I hadn’t planned to invest more than toy-money in Prosper.  But I’m glad I kept researching instead of just diving in.  It looks to me like Prosper will return your money at best (after 3yrs), and lose a little money at worst.  It’s too bad, because it’s really a neat idea; except that it doesn’t actually work!

2 thoughts on “Prosper (or not)

  • August 13, 2008 at 10:03 am

    Very good analysis. I have placed 1500 with prosper, and have reached the same conclusion. Great concept, unfortunately is seems to attract a lot of people who want “free money”

    Thinking about it, it’s not that surprising. Prosper will give you up to 25K. If you already were under a ton of debt, what further damage could you do to yourself by “stealing” from lenders. (I call people who don’t even make one payment “thief” not “borrower”. (So far I only have one of them.)

  • December 21, 2008 at 10:38 am

    At the risk of sounding like a Prosper mouthpiece…

    My results aren’t even similar – I’ve been doing very well with Prosper, earning an average of over 18% despite 1 charge-off in 40 loans.

    You said “I think human nature is the biggest problem with Prosper. Understanding whether a borrower is responsible for a loan is a tricky thing to do.”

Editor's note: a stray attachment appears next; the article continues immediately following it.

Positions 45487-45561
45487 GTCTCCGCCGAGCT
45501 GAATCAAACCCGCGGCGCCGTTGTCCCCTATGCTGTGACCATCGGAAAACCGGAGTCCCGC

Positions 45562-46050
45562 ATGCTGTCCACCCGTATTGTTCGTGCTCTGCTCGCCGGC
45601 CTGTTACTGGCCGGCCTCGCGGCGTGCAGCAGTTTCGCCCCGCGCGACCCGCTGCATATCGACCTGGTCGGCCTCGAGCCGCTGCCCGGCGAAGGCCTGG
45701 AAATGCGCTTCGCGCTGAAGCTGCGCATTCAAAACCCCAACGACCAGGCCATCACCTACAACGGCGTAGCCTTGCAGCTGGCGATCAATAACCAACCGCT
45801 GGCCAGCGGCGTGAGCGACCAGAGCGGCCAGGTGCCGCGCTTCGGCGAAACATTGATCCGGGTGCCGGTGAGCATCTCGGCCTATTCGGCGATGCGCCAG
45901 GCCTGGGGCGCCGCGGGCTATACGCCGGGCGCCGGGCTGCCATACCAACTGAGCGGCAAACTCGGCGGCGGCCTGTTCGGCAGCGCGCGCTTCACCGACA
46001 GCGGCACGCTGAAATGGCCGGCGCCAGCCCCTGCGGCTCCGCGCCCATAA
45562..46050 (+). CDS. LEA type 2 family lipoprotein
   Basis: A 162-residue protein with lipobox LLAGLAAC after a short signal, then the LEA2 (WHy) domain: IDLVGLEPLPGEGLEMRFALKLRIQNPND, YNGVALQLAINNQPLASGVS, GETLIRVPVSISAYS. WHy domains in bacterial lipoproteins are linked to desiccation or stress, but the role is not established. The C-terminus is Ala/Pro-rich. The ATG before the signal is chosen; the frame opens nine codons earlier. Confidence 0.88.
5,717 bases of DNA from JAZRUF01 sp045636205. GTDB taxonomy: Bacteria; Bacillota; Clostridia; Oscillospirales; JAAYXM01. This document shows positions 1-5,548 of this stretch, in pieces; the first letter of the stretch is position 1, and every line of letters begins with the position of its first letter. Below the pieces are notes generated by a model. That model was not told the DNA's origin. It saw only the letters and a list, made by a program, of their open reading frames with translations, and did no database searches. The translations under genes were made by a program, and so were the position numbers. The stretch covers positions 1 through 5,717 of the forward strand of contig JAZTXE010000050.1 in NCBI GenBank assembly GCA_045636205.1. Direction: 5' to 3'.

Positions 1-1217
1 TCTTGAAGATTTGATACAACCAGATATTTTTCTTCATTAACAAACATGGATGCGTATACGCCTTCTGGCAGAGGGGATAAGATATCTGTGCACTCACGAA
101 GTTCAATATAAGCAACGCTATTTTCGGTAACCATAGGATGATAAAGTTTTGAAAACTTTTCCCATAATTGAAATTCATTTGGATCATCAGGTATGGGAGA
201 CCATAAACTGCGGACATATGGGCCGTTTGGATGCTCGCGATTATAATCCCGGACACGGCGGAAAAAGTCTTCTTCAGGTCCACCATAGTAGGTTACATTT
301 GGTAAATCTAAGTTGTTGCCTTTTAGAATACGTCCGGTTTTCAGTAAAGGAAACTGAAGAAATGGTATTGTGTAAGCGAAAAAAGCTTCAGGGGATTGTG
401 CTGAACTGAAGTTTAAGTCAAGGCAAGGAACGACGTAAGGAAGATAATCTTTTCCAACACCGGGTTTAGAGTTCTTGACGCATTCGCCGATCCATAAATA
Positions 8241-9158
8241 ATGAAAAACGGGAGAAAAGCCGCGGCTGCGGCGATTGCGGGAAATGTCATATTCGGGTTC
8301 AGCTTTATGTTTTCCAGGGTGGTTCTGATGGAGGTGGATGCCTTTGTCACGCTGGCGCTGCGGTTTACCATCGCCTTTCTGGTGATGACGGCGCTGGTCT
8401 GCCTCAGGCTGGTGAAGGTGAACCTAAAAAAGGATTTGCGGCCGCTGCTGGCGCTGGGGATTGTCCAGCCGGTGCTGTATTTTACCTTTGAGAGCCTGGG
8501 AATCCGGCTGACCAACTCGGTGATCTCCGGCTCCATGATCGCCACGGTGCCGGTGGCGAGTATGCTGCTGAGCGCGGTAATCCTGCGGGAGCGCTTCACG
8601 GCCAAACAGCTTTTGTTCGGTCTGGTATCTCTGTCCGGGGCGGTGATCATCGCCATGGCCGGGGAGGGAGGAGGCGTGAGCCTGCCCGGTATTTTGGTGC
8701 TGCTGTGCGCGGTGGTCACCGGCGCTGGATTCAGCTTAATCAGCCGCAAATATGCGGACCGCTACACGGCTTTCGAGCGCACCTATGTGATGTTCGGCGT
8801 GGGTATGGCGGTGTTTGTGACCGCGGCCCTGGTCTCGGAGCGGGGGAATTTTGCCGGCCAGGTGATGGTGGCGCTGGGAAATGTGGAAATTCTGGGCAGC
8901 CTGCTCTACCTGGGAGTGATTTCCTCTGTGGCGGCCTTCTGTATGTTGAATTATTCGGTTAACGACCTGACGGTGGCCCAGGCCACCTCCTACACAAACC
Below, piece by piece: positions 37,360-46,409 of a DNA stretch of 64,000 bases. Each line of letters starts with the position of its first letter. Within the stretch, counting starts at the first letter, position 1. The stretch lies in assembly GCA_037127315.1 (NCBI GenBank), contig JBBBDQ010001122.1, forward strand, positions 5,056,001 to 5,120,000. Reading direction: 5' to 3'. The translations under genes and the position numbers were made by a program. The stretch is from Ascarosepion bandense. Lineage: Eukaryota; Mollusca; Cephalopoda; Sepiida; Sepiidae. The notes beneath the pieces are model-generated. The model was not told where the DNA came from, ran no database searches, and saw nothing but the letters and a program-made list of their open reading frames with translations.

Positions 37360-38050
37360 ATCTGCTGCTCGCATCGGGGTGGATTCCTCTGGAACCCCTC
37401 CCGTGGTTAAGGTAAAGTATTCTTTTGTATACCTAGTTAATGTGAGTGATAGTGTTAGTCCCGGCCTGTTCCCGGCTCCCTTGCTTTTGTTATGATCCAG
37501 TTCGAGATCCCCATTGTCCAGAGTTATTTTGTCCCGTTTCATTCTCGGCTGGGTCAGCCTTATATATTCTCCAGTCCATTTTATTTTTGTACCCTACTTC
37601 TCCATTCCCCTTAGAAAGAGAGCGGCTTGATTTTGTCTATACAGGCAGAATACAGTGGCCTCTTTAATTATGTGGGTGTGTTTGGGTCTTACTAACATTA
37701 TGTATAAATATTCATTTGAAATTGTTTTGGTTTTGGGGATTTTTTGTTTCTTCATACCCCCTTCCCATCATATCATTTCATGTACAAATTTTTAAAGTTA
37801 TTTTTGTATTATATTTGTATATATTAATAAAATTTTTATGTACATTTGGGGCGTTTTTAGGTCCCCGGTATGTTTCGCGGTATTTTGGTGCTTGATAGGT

The biggest problem, as I see it, isn’t human nature. It is the one you demonstrated above: Credit Grades on Prosper do not correlate well to historic credit risk. I don’t know how the credit grades are determined, but I do know that I see a lot of high-rated borrowers with thousands of dollars of delinquent debt, public record items, and/or huge debt ratios. I also see a lot of low-rated borrowers with what appear to be sterling credit histories. Do I trust the raw data in front of me (the credit histories) or do I trust some “expert system” to provide me with an analysis? I ignore credit grades completely, and I’ll continue to do so until I know how they are calculated, or they appear to correlate with the raw data available.

    There is enough data available to make a fair guess as to creditworthiness. Delinquencies and Public Records. Debt Ratios. We’re starting to get a large number of previous borrowers with good repayment histories, and we’re starting to get better data on what a good Prosper borrower looks like.